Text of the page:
Nola, a critically endangered 41-year-old northern white rhinoceros who has been under medical care since early September, underwent a surgical procedure earlier today at the San Diego Zoo Safari Park.
Veterinarians caring for the elderly Nola had performed multiple procedures and diagnostic tests over the past few months to pinpoint the source of a chronic draining tract near her right hip. A perirectal abscess—a large accumulation of infectious material in the tissues around the rectum—was identified deep to the animal’s pelvis using ultrasound, and was surgically drained earlier this morning.
“Using local anesthesia and a mild sedative, we were able to access the area of infection and establish drainage,” said Nadine Lamberski, associate director of veterinary services, San Diego Zoo Safari Park. “We hope this procedure will resolve the infection Nola has had for many months now, and she certainly should feel better in the days to come.”
To perform the procedure, Nola was walked into a protective chute inside a boma (corral) in her African Plains habitat. The protective chute allowed the veterinary team to perform the surgical procedure without having any unprotected contact with the gentle, but powerful 4,500-pound rhino, were she to move suddenly or try to walk away during the procedure. She was given mild sedation, allowing her to remain awake and standing for the procedure. Her primary keepers stayed with Nola the entire time, keeping her calm by rubbing her back, head and ears.
Immediately after the procedure, Nola was able to walk out of the chute into the boma, where she will remain for the next few weeks. Keepers will monitor her closely and attempt to keep the incision site clean. Nola appears to be feeling well, and she is eating and walking normally.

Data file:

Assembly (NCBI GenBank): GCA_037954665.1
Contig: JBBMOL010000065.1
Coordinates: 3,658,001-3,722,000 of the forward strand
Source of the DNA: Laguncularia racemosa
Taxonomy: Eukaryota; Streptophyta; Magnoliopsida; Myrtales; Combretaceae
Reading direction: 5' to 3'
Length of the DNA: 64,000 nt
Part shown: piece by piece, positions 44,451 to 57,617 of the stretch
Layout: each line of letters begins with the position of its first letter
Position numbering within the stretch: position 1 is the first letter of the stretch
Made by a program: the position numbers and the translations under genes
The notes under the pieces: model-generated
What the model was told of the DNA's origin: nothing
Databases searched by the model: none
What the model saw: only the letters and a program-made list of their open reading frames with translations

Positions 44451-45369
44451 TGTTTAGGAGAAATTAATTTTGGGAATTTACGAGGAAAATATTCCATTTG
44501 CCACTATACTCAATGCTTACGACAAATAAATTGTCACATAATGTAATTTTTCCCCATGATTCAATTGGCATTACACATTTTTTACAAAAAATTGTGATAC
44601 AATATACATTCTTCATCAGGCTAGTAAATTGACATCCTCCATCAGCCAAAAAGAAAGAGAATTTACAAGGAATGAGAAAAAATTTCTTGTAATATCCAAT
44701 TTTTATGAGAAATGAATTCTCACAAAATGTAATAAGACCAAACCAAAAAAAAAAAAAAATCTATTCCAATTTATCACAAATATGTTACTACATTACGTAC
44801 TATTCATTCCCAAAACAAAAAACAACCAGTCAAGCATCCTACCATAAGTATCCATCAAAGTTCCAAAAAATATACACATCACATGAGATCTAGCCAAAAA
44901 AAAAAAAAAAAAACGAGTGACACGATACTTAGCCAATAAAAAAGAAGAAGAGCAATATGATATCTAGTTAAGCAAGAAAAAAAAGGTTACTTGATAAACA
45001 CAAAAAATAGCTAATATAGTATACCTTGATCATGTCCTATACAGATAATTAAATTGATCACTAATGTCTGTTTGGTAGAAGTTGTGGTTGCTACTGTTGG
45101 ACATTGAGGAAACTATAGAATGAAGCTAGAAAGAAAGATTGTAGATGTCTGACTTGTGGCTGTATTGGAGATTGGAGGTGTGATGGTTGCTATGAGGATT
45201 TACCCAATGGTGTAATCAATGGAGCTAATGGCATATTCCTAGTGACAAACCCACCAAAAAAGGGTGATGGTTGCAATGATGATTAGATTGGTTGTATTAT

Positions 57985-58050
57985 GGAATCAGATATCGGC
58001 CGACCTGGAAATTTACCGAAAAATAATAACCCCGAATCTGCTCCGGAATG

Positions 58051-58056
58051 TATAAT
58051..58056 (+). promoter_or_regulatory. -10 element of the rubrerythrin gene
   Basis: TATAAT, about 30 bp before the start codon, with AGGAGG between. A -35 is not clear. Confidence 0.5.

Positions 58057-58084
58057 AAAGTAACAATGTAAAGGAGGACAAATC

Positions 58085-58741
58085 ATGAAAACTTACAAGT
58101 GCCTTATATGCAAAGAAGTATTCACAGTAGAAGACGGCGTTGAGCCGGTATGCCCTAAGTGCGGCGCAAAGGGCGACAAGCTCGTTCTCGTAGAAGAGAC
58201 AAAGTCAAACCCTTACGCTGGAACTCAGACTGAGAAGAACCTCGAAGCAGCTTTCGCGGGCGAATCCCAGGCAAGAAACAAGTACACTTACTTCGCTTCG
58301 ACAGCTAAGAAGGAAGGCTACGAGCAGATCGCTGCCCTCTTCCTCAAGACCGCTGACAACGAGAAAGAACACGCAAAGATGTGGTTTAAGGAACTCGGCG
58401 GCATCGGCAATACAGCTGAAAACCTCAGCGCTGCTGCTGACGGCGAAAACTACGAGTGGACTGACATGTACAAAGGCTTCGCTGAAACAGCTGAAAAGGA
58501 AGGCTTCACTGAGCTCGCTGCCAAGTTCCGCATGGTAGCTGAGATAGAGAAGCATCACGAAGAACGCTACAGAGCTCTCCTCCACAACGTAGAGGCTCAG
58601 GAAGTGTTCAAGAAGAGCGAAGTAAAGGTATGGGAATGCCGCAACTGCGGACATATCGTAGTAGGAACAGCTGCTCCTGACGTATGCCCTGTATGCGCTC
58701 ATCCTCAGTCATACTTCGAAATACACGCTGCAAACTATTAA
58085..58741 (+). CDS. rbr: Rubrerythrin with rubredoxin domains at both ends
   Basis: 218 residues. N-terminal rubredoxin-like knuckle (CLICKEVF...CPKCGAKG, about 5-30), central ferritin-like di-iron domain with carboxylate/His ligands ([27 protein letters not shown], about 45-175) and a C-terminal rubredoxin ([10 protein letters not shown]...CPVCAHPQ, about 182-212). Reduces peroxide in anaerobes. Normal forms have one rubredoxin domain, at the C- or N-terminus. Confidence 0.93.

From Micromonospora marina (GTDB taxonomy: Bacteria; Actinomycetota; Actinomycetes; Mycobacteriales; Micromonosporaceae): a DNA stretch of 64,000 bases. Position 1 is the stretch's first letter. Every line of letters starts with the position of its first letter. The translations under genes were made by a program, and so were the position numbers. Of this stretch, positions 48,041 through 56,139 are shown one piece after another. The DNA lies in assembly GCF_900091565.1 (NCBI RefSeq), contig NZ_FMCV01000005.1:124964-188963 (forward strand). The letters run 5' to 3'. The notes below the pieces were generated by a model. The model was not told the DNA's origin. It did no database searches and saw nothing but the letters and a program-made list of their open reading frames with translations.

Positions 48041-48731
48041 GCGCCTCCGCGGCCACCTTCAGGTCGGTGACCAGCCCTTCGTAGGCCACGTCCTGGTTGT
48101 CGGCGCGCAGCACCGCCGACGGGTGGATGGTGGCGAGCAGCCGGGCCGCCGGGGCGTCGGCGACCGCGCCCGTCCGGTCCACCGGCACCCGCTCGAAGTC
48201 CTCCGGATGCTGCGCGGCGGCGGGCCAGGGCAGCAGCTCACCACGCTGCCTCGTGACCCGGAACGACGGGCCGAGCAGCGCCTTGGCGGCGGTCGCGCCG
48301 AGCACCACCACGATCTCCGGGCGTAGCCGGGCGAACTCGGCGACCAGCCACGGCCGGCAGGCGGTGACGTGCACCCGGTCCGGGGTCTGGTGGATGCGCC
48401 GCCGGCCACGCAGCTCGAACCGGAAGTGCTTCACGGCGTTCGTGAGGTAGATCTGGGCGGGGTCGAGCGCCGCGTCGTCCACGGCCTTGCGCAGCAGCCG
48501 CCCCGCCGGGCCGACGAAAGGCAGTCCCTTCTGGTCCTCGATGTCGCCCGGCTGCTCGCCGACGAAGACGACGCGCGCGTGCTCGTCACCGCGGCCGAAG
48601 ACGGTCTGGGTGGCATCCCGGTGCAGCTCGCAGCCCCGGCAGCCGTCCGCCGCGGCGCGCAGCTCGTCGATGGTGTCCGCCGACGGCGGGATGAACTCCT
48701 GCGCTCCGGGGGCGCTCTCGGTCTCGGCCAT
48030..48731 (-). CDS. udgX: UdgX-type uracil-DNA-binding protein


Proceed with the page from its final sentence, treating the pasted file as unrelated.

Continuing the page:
Nola is one of just four northern white rhinos remaining in the world. Three other northern white rhinos are under human care in the Ol Pejeta Conservancy in Kenya. Northern white rhinos are at the brink of extinction due to poaching for their horn. San Diego Zoo Global is working to save the genome of this rhino subspecies through the collection of genetic material preserved in the Frozen Zoo® at the San Diego Zoo Institute for Conservation Research, where researchers also are working to develop and implement assisted reproductive technologies to save the northern white rhino.
Bringing species back from the brink of extinction is the goal of San Diego Zoo Global. As a leader in conservation, the work of San Diego Zoo Global includes on-site wildlife conservation efforts (representing both plants and animals) at the San Diego Zoo, San Diego Zoo Safari Park, and San Diego Zoo Institute for Conservation Research, as well as international field programs on six continents. The work of these entities is made accessible to children through the San Diego Zoo Kids network, reaching out through the Internet and in children’s hospitals nationwide. The work of San Diego Zoo Global is made possible by the San Diego Zoo Global Wildlife Conservancy and is supported in part by the Foundation of San Diego Zoo Global.